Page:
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dc.contributor.authorSchembri, Maurizio
dc.contributor.authorMicallef, Daniel
dc.date.accessioned2018-05-30T06:52:57Z
dc.date.available2018-05-30T06:52:57Z
dc.date.issued2018
dc.identifier.citationSchembri, M., & Micallef, D. (2018). The effectiveness of vernacular stack ventilation with application in modern and retrofitted buildings. The ESSE ’18 Conference, St. Paul’s Bay. 80-87.en_GB
dc.identifier.isbn978999578521
dc.identifier.urihttps://www.um.edu.mt/library/oar//handle/123456789/30543
dc.description.abstractVentilation is a vital aspect in an internal environment for every room occupant to achieve basic health requirements and acceptable thermal comfort. To achieve the required ventilation rate, mechanical ventilation is generally used in modern buildings. This comes at an energy cost required in operating the necessary equipment. In some cases, it makes sense to make use of natural ventilation depending on site conditions. Vernacular stack ventilation systems use vents to try to achieve modestly ventilated spaces. At the moment, there is little to no knowledge on their effectiveness and no quantification of the ventilation rates can be found from the addressed literature. This research aims at bridging this gap in knowledge. The ventilation flow rates resulting from vents are numerically assessed using a hypothetical test room as well as a case study. On the basis of this, new modifications are proposed and analysed. The purpose of this is to enhance the ventilation flow rates and compare them with established ventilation standards. The numerical approach used here is based on Computational Fluid Dynamics (CFD). The results obtained are promising, as the studied case was found to result in an air change rate of 3.2l/s or 0.13 ACH for a typical summer condition while the enhanced natural ventilation case produced a ventilation rate of 5.8 l/s or 0.23 ACH, with a significant improvement in comfort. Upon further research, such a vernacular ventilation system using vents could be an important yet simple and relatively maintenance free approach. This can aid in reaching nearly zero energy targets for buildings.en_GB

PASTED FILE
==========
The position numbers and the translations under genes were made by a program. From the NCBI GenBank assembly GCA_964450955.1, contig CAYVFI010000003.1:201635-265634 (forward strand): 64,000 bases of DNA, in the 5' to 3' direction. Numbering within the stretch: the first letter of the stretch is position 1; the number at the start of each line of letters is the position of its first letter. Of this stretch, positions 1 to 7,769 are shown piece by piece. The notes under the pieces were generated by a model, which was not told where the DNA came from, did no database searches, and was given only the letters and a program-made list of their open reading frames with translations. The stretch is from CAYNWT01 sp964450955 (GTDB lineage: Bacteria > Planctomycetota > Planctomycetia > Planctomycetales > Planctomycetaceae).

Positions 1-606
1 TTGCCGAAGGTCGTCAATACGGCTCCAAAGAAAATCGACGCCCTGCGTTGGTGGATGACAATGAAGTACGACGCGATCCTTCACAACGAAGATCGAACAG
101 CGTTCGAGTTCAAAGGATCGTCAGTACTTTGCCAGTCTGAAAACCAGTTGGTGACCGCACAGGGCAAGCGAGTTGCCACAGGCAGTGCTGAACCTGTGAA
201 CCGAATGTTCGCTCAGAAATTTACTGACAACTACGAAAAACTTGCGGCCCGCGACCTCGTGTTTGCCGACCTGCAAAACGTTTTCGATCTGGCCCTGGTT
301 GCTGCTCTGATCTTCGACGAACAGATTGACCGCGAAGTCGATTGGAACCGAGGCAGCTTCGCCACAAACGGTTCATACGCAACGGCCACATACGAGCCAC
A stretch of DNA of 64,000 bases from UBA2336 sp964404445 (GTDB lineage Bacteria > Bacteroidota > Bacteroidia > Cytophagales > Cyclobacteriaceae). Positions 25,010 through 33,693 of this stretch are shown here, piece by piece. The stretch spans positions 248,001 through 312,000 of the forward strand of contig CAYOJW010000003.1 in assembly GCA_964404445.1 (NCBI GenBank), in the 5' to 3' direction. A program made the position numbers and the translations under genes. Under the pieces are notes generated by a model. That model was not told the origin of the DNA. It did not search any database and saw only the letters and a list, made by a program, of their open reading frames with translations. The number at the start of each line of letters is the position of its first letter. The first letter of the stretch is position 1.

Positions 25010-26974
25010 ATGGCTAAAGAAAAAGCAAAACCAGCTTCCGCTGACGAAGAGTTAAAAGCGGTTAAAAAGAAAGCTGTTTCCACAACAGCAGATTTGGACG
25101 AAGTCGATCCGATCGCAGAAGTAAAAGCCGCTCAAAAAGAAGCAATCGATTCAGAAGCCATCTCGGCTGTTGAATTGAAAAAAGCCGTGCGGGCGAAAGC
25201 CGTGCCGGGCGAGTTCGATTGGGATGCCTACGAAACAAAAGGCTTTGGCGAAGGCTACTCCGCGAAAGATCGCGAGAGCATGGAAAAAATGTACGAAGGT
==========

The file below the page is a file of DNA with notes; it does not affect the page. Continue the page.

dc.language.isoenen_GB
dc.publisherUniversity of Malta. Institute for Sustainable Energy & Chamber of Engineers (Malta)en_GB
dc.rightsinfo:eu-repo/semantics/openAccessen_GB
dc.subjectBuildings -- Retrofittingen_GB
dc.subjectBuildings -- Energy conservationen_GB
dc.subjectComputational fluid dynamicsen_GB
dc.subjectNatural ventilationen_GB
dc.titleThe effectiveness of vernacular stack ventilation with application in modern and retrofitted buildingsen_GB
dc.typeconferenceObjecten_GB
dc.rights.holderThe copyright of this work belongs to the author(s)/publisher. The rights of this work are as defined by the appropriate Copyright Legislation or as modified by any successive legislation. Users may access this work and can make use of the information contained in accordance with the Copyright Legislation provided that the author must be properly acknowledged. Further distribution or reproduction in any format is prohibited without the prior permission of the copyright holderen_GB
dc.bibliographicCitation.conferencenameEngineering Sustainability & Sustainable Energy 2018 (ESSE ’18) Conferenceen_GB
dc.bibliographicCitation.conferenceplaceSt. Paul’s Bay, Malta, 08/05/2018en_GB
dc.description.reviewedpeer-revieweden_GB
Appears in Collections:ISE Conference 2018

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